1254   whitespace: OWS (optional whitespace), RWS (required whitespace), and
1255   BWS ("bad" whitespace).
1257<t anchor="rule.OWS">
1258   The OWS rule is used where zero or more linear whitespace octets might
1259   appear. OWS &SHOULD; either not be produced or be produced as a single
1260   SP. Multiple OWS octets that occur within field-content &SHOULD; either
1261   be replaced with a single SP or transformed to all SP octets (each
1262   octet other than SP replaced with SP) before interpreting the field value
1263   or forwarding the message downstream.
1265<t anchor="rule.RWS">
1266   RWS is used when at least one linear whitespace octet is required to
1267   separate field tokens. RWS &SHOULD; be produced as a single SP.
1268   Multiple RWS octets that occur within field-content &SHOULD; either
1269   be replaced with a single SP or transformed to all SP octets before
1270   interpreting the field value or forwarding the message downstream.
1272<t anchor="rule.BWS">
1273   BWS is used where the grammar allows optional whitespace, for historical
1274   reasons, but senders &SHOULD-NOT; produce it in messages;
1275   recipients &MUST; accept such bad optional whitespace and remove it before
1276   interpreting the field value or forwarding the message downstream.
1278<t anchor="rule.whitespace">
1279  <x:anchor-alias value="BWS"/>
1280  <x:anchor-alias value="OWS"/>
1281  <x:anchor-alias value="RWS"/>
1283<figure><artwork type="abnf2616"><iref primary="true" item="Grammar" subitem="OWS"/><iref primary="true" item="Grammar" subitem="RWS"/><iref primary="true" item="Grammar" subitem="BWS"/>
1284  <x:ref>OWS</x:ref>            = *( <x:ref>SP</x:ref> / <x:ref>HTAB</x:ref> )
1285                 ; "optional" whitespace
1286  <x:ref>RWS</x:ref>            = 1*( <x:ref>SP</x:ref> / <x:ref>HTAB</x:ref> )
1287                 ; "required" whitespace
1288  <x:ref>BWS</x:ref>            = <x:ref>OWS</x:ref>
1289                 ; "bad" whitespace
1293<section title="Field Parsing" anchor="field.parsing">
1295   No whitespace is allowed between the header field-name and colon.
1296   In the past, differences in the handling of such whitespace have led to
1297   security vulnerabilities in request routing and response handling.
1298   Any received request message that contains whitespace between a header
1299   field-name and colon &MUST; be rejected with a response code of 400
1300   (Bad Request).  A proxy &MUST; remove any such whitespace from a response
1301   message before forwarding the message downstream.
1304   A field value &MAY; be preceded by optional whitespace (OWS); a single SP is
1305   preferred. The field value does not include any leading or trailing white
1306   space: OWS occurring before the first non-whitespace octet of the
1307   field value or after the last non-whitespace octet of the field value
1308   is ignored and &SHOULD; be removed before further processing (as this does
1309   not change the meaning of the header field).
1312   Historically, HTTP header field values could be extended over multiple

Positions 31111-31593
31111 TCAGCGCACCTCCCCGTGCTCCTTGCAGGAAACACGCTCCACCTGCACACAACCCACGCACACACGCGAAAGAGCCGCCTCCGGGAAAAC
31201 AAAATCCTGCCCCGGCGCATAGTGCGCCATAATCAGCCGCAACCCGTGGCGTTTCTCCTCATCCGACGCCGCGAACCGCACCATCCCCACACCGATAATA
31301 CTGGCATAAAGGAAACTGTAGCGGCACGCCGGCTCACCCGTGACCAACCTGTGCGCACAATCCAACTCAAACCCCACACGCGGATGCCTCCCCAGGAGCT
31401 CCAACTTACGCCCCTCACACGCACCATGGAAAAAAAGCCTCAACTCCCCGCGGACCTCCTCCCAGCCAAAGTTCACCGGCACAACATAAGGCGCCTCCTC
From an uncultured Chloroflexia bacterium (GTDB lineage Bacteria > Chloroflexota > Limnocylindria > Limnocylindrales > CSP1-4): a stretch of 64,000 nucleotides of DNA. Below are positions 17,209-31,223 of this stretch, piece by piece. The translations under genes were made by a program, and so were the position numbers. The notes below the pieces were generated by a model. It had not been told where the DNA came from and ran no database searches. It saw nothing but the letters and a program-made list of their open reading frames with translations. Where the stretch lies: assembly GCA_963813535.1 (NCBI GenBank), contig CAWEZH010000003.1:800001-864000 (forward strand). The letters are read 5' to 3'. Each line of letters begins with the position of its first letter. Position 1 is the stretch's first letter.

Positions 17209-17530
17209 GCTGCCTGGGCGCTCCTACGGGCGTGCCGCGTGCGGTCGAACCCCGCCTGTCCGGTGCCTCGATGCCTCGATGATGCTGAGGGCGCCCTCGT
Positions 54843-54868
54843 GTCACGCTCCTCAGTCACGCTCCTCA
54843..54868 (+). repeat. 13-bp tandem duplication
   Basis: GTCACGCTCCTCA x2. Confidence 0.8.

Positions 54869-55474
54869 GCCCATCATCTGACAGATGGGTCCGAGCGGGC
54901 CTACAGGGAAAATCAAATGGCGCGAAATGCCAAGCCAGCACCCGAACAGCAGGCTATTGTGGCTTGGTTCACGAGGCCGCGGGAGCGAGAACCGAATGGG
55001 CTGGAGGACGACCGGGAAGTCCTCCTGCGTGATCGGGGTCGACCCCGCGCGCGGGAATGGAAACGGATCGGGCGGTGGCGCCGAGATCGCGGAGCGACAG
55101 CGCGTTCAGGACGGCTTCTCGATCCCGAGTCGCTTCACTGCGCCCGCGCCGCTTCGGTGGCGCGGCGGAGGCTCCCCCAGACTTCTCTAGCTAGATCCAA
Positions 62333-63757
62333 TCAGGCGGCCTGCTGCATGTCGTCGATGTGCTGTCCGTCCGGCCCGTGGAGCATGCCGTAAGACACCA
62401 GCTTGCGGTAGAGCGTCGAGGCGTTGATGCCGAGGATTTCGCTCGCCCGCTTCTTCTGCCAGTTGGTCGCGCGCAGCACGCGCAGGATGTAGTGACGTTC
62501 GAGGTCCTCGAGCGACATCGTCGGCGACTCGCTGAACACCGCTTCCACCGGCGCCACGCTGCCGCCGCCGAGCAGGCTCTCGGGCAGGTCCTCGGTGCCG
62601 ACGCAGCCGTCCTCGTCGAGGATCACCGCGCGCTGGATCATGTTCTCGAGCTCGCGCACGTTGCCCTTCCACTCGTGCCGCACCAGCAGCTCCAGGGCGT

1313   lines by preceding each extra line with at least one space or horizontal
1314   tab (obs-fold). This specification deprecates such line
1315   folding except within the message/http media type
1316   (<xref target=""/>).
1317   HTTP senders &MUST-NOT; produce messages that include line folding
1318   (i.e., that contain any field-value that matches the obs-fold rule) unless
1319   the message is intended for packaging within the message/http media type.
1320   HTTP recipients &SHOULD; accept line folding and replace any embedded
1321   obs-fold whitespace with either a single SP or a matching number of SP
1322   octets (to avoid buffer copying) prior to interpreting the field value or
1323   forwarding the message downstream.
1326   Historically, HTTP has allowed field content with text in the ISO-8859-1
1327   <xref target="ISO-8859-1"/> character encoding and supported other
1328   character sets only through use of <xref target="RFC2047"/> encoding.
1329   In practice, most HTTP header field values use only a subset of the
1330   US-ASCII character encoding <xref target="USASCII"/>. Newly defined
1331   header fields &SHOULD; limit their field values to US-ASCII octets.
1332   Recipients &SHOULD; treat other (obs-text) octets in field content as
1333   opaque data.
1337<section title="Field Length" anchor="field.length">
1339   HTTP does not place a pre-defined limit on the length of header fields,
1340   either in isolation or as a set. A server &MUST; be prepared to receive
1341   request header fields of unbounded length and respond with a <x:ref>4xx
1342   (Client Error)</x:ref> status code if the received header field(s) would be
1343   longer than the server wishes to handle.
1346   A client that receives response header fields that are longer than it wishes
1347   to handle can only treat it as a server error.
1350   Various ad-hoc limitations on header field length are found in practice. It
1351   is &RECOMMENDED; that all HTTP senders and recipients support messages whose
1352   combined header fields have 4000 or more octets.
1356<section title="Field value components" anchor="field.components">
1357<t anchor="rule.token.separators">
1358  <x:anchor-alias value="tchar"/>
1359  <x:anchor-alias value="token"/>
1360  <x:anchor-alias value="special"/>
1361  <x:anchor-alias value="word"/>
1362   Many HTTP header field values consist of words (token or quoted-string)